Just a few hours after Sen. Kirsten Gillibrand (D-NY) went public with accounts of sexual harassment from her fellow lawmakers, a cadre of mostly male reporters took to the airwaves and Internet to question her credibility.
Politico’s senior congressional reporter, John Bresnahan, posted “I challenge this story. I don’t believe it” on Twitter in response to Gillibrand’s interview. Bresnehan later deleted the tweet and called it “moronic.”
Other reporters, including the New York Times’ Nick Confessore and Politico’s Alex Burns, have gone after Gillibrand for telling the truth, but not the whole truth.
“Shouldn’t Gillbrand name these Senate guys who fat-shamed her? Doesn’t she kind of have a responsibility to name them?” Confessore tweeted.
On the Today Show Thursday morning, co-host Tamron Hall echoed this sentiment, asking, “Should she name names? You put it out there, you make people speculate and try to narrow it down. Should she call them out?”
Republican pollster Frank Luntz tweeted his own theory, asking: “Is Kirsten Gillibrand only hiding the identities of the male senators who sexually harassed her because they are Democrats?”
GOP consultant Rick Wilson jumped on the same bandwagon, posting: “I suspect if the offending party in the Gillibrand story was a Republican, we’d know it by now.”
But Fatima Goss Graves, the vice president for Education and Employment at the National Women’s Law Center said there are many reasons someone may choose not to publicly accuse her coworkers of harassment—whether they work in a bar or the US Senate.
“There’s a lot at stake for men and women who come forward to talk about a hostile environment and workplace harassment,” she told ThinkProgress. “Retaliation is very real, and it could come in the form of losing your job altogether or your boss making life your life terrible by controlling which job assignments you get, and whether you get a promotion or the pay you deserve. It could even take the form of additional sexual harassment. That’s why some people don’t want to pay the price for speaking out.”
Graves said the case law shows harassment happening across all sorts of occupations—including the high-wage banking and law sectors. But the majority happen in low-wage workplaces like the restaurant and agricultural industries, where workers have the fewest protections and can least afford to lose their job.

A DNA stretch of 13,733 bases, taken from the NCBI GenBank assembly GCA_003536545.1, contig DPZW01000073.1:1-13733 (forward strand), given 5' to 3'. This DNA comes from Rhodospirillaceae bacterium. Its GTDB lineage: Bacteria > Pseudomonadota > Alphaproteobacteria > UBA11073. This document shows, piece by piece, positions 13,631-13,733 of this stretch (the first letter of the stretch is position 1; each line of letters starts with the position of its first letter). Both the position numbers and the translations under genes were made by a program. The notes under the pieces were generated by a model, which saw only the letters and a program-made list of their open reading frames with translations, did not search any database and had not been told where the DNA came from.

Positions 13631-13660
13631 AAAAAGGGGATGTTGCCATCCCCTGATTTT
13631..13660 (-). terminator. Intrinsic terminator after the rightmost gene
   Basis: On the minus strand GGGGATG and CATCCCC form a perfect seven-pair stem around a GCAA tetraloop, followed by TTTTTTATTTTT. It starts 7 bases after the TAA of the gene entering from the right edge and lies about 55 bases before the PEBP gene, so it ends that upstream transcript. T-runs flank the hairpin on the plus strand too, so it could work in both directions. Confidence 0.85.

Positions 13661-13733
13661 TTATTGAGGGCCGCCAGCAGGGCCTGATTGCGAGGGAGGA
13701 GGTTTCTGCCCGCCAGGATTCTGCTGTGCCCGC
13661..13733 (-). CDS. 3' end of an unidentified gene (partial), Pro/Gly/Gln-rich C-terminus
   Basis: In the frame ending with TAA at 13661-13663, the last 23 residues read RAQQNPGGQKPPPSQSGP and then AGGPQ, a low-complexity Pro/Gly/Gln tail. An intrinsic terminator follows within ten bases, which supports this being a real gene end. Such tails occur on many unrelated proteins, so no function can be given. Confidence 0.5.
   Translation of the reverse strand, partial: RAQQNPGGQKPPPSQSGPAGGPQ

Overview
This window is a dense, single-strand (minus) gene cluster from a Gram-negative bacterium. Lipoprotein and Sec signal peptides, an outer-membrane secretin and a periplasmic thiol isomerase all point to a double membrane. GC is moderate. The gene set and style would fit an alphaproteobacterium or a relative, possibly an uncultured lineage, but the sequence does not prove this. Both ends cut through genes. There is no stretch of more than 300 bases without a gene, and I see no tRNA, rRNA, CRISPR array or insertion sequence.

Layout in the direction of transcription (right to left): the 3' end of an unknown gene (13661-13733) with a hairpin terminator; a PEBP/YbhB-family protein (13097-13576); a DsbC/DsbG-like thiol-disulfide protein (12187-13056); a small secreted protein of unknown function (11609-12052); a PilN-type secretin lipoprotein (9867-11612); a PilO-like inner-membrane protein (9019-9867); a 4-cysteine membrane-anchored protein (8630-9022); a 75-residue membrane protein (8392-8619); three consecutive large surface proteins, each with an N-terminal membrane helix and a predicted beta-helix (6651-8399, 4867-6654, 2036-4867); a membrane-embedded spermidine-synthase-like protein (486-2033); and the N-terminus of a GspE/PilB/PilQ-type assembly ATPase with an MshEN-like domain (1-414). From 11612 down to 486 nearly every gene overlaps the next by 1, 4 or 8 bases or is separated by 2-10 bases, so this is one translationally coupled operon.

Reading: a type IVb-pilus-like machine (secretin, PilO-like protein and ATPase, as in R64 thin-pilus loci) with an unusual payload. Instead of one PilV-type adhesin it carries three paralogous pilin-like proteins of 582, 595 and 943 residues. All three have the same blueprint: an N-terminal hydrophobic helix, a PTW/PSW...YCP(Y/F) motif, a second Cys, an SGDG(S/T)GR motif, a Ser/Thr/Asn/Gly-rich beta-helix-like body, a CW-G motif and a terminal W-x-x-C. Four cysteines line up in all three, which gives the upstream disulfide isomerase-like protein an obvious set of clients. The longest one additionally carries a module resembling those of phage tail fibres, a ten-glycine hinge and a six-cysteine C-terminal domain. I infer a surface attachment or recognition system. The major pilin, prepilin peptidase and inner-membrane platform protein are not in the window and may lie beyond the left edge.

With a problem so rampant, Graves said Gillibrand’s comments are important even if she just names the problem, not the perpetrator.
“It can make a real difference not only in the way Congress functions, but also how other people in other workplaces see themselves,” she said. “It can help them recognize that the conduct they’re experiencing is not isolated and there are things they can do about it.”
In fact, other high profile women who work on Capitol Hill say it’s not isolated at all. CNN’s chief congressional correspondent Dana Bash disclosed Thursday that lawmakers have also made inappropriate comments about her body. “I got some comments that would maybe just blow you away from male senators,” she said.
Over on NBC, Andrea Mitchell added: “We all had our stories of whom you’d not get in an elevator with and whom you’d protect your young female interns from.”
Graves emphasized that anyone who reports harassment and then faces retaliation can file charges with the Equal Employment Opportunity Commission or their state’s Fair Employment Agency.
How the comments and Gillibrand’s soon-to-be releases memoir will affect life on Capitol Hill remains to be seen. But the highest ranking woman in the US Congress says she supports Gillibrand for “shining a light” on the issue.
On a conference call with reporters on Thursday, House Minority Leader Nancy Pelosi called the treatment Gillibrand reported “appalling,” “absolutely ridiculous” and “disrespectful.”
But she emphasized that the decision whether to name the offending lawmakers is up to Gillibrand, saying of the harassers: “They know who they are.”
The progressive advocacy group CREDO created an online petition Thursday, that placed demands and pressure not on Gillibrand, but on the many men on Capitol Hill: “Every male member of Congress has a role to play. Those who make sexually harassing comments must stop. And the men who witness sexist comments — either in the presence of women or in the many all-male gatherings they find themselves in on Capitol Hill — must speak out.”